Marge, I sure am glad that you are my friend… No, I do  not want to borrow anything or ask any favors and I wish you’d stop bein’ suspicious everytime somebody pays you a compliment.  It’s a sure sign of a distrustful nature.

Even more than the joy, though, I love the look at what it’s like to be a black domestic worker in 1950’s New York.  While the way of life is different there are other parts that are eerily familiar.  When Mildred riffs one Christmas about what peace would look like she dispenses with “no war” quickly – peace would be not being turned away from an apartment because of her race.  Peace would be not seeing signs on the subway asking for “tolerance” “regardless” of what other people are.  And,

…if nobody wanted to kill nobody else and I could pick up a newspaper and not read ’bout my folks gettin’ the short end of every stick… that would mean more peace.

How little has changed.

As Roxanne Gay says in the foreword, it’s “political without trying to manipulate the readers’ sensibilites, without ever forgetting that a novel, political or not, must first and foremost entertain.”  The short chapters go down easy and are perfect for reading on the train or at the doctor’s office.  I’m thankful that Childress wrote down the experience of this overlooked slice of society.  I’m so glad I read it.

Jacked Up by Samantha Kane (Birmingham Rebels #3)

32506423Linebacker Sam Taylor feels like a ticking time bomb. He left the army with emotional wounds as fresh as the scars on his back. Sam’s been living like a monk, but his best friend, defensive lineman King Ulupoka, wants to get him laid. Easy for him to say. The larger-than-life Samoan is a hard-bodied, tribal-tattooed fantasy. Sam agrees, under one condition: King stays to watch.

ER nurse Jane Foster is done being a good girl, and nothing says wild like picking up two of football’s sexiest players and bringing them back to your hotel room. Trouble is, she can’t decide which one she wants more. Sam is hot, sweet, and vulnerable. Jane’s more than willing to ride him into oblivion. But King’s intense gaze from across the room promises that the best is yet to come.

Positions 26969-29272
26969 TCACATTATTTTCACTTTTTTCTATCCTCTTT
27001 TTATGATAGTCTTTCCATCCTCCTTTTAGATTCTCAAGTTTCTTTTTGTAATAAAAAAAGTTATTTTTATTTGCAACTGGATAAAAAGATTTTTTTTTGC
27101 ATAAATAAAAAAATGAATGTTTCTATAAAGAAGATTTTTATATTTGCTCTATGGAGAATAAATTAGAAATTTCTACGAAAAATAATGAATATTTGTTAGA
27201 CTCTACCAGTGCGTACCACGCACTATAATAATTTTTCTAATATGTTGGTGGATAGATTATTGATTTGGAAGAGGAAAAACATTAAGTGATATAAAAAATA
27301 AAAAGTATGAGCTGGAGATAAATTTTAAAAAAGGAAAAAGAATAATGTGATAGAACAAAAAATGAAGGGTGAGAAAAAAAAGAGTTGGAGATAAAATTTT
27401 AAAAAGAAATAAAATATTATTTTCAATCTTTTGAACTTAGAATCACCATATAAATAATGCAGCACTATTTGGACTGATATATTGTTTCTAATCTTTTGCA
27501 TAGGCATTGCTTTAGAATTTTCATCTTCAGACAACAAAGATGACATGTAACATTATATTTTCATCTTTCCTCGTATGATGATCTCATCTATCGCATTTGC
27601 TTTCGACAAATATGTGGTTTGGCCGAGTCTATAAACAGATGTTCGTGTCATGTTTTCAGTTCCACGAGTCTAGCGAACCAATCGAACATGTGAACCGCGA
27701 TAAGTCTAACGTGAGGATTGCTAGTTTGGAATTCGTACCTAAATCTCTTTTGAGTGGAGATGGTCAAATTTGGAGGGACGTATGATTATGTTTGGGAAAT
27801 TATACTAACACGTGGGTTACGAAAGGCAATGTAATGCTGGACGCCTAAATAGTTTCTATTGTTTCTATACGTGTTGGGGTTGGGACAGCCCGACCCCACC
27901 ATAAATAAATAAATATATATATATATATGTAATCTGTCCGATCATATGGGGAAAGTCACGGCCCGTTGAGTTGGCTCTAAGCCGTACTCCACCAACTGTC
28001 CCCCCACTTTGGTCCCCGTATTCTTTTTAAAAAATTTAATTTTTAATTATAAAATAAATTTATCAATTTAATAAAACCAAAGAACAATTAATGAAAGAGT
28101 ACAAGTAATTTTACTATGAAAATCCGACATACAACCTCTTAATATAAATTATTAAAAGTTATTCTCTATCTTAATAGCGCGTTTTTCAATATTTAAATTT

Sure, King has had his choice of girls and guys in the past. That doesn’t mean he’ll jeopardize his relationship with Sam over a case of locker-room lust—until a naughty nurse pushes them both out of their comfort zones. Seeing Jane and Sam together turns King on more than he ever imagined. If they’re game, he’s ready to tackle a three-way play.

This book has a lot going for it but man, its flaw is a fatal one. First,

The good:

  • The series revolves around a football team where all of the guys seem to end up in poly relationships. I am so here for this.
  • Representation is everywhere. One of the heroes is a person of color, the other is a veteran who has been scarred, literally and figuratively, by a recent deployment. In the background there’s a neurodiverse character, a female veteran in the process of recovering the ability to speak, and a couple more people of color. Excellent.
  • The sex is hot and two of the main characters are explicitly bi. It makes for a nice threesome.
  • Secondary characters are fleshed out and human, making it fun to guess who will be featured in the next book. (Nigel, please!) In fact I’d say characterization is the best thing Kane has going.

The not-good-for-me:

  • The story is much more psychological than I was expecting, especially over the first half. This isn’t a problem per ce, but part of my day job is interpreting psych counseling, so I don’t look forward to reading two full sessions in my romance. Your mileage likely varies.
  • I don’t buy all the football stuff. The wife and girlfriend dynamics don’t ring true, and some logistical things don’t quite work for me.

The no-good-at-all:

The word slut comes up over two dozen times, almost always by Jane in reference to herself. In an early scene she has a one night stand with the two heroes and, while having sex, totally enjoys it. But afterwards she cries and moans, ‘I’m a good girl, but look at what a slut I’ve become!’

It’s an understandable thought after her first experience, and another character talks her down, but Jane doesn’t let it go. Like, ever. Check out this quote from 82% in, when a friend yet again tries to talk sense into her:

“As long as everyone involved is an adult and no ones gets hurt who isn’t asking to be hurt, no harm, no foul.”

“That’s what everyone keeps saying,” Jane said miserably, turning away from Margo. “But it doesn’t feel normal. It feels like everyone is staring and pointing fingers because I’m a freakish slut who’s with two guys at the same time.”